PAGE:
Illustrator

An illustrator is an artist who specializes in enhancing writing or elucidating concepts by providing a visual representation that corresponds to the content of the associated text or idea. The illustration may be intended to clarify complicated concepts or objects that are difficult to describe textually, which is the reason illustrations are often found in children's books.Illustration is the art of making images that work with something and add to it without needing direct attention and without distracting from what they illustrate. The other thing is the focus of the attention, and the illustration's role is to add personality and character without competing with that other thing.Illustrations have been used in advertisements, architectural rendering, greeting cards, posters, books, graphic novels, storyboards, manuals, business, magazines, shirts, video games, tutorials, and newspapers. A cartoon illustration can add humor to stories or essays.

List of Walt Disney Animation Studios short films

This is a list of animated short films produced by Walt Disney and Walt Disney Animation Studios from 1921 to the present. This includes films produced at the Laugh-O-Gram Studio which Disney founded in 1921 as well as the animation studio now owned by The Walt Disney Company, previously called the Disney Brothers Cartoon Studio (1923), The Walt Disney Studio (1926), Walt Disney Productions (1929), and Walt Disney Feature Animation (1986).

This list does not include:

Segments of feature-length package films later released individually (see List of Disney theatrical animated features)

Animated cartoon segments originally made for television (e.g. Disney's House of Mouse or the Mickey Mouse TV series)

Short films which contain animation but are primarily live-action (see List of Disney live-action shorts)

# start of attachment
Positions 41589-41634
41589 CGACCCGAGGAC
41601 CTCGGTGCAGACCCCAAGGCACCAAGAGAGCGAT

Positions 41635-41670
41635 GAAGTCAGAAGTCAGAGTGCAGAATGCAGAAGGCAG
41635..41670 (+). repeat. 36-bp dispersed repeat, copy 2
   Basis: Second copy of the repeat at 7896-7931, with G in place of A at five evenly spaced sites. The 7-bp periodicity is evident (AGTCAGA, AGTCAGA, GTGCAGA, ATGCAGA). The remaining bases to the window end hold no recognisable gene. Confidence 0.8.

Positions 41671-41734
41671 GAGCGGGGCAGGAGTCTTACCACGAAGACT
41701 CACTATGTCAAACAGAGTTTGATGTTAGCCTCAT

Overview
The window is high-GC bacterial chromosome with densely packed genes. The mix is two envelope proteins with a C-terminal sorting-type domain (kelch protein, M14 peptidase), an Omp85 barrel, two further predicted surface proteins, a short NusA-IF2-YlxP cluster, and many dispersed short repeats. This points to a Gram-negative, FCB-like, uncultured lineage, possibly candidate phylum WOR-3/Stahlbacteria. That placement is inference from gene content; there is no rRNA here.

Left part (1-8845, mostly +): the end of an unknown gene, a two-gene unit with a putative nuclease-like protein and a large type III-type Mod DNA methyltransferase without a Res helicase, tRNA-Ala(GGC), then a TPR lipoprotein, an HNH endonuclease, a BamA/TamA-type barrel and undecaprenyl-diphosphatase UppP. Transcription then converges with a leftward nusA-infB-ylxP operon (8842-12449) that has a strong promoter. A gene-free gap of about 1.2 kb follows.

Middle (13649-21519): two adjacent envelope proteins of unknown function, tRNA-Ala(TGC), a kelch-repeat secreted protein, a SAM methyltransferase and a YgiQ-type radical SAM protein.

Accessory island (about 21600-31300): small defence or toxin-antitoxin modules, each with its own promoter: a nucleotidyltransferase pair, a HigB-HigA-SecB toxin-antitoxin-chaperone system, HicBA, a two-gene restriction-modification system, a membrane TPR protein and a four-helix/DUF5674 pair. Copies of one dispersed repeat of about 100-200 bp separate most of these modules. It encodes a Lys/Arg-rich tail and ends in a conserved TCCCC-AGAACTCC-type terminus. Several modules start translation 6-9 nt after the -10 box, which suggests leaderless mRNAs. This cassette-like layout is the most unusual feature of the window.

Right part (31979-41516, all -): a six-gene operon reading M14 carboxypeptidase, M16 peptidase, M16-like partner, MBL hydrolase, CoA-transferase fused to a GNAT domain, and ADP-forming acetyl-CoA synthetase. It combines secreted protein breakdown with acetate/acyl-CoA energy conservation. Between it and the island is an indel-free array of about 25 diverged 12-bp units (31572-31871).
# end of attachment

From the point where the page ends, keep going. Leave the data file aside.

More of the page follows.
Short films which contain no new animation (i.e., films re-edited from other films)

Pixar short filmsA gold star () indicates an Academy Award for Best Animated Short Film, while a silver star () indicates a nomination.

List of generation V Pokémon

The fifth generation (Generation V) of the Pokémon franchise features 156 fictional creatures introduced to the core video game series in the 2010 Nintendo DS games Pokémon Black and White. Some Pokémon in this generation were introduced in animated adaptations of the franchise before Black and White.

The following list details the 156 Pokémon of Generation V in order of their National Pokédex number. The first Pokémon, Victini, is number 494 and the last, Genesect, is number 649. Alternate forms that result in type changes and Mega Evolutions are included for convenience.

Magpie duck

The Magpie is a British breed of domestic duck. It has distinctive black and white markings reminiscent of the European magpie, and is a good layer of large eggs.:46

Monochrome

A monochromic image is composed of one color (or values of one color). The term monochrome comes from the Ancient Greek: μονόχρωμος, translit. monochromos, lit. 'having one color'.

A monochromatic object or image reflects colors in shades of limited colors or hues. Images using only shades of grey (with or without black or white) are called grayscale or black-and-white. However, scientifically speaking, monochromatic light refers to visible light of a narrow band of wavelengths (see spectral color).

Noah's Ark (1928 film)

Noah's Ark is a 1928 American epic romantic melodramatic disaster film directed by Michael Curtiz and starring Dolores Costello and George O'Brien. The story is by Darryl F. Zanuck. The film was released by the Warner Bros. studio. It is representative of the transition from silent movies to "talkies", although it is essentially a hybrid film known as a part-talkie, which used the new Vitaphone sound-on-disc system. Most scenes are silent with a synchronized music score and sound effects, in particular the biblical ones, while some scenes have dialogue.

Photographic print toning

In photography, toning is a method of changing the color of black-and-white photographs. In analog photography, it is a chemical process carried out on silver-based photographic prints. This darkroom process cannot be performed with a color photograph. The effects of this process can be emulated with software in digital photography. There is debate whether a toned black-and-white photograph should be considered to still be black-and-white, as simply being monochromatic is not a sufficient condition for an image to count as black-and-white.

Pokémon Black and White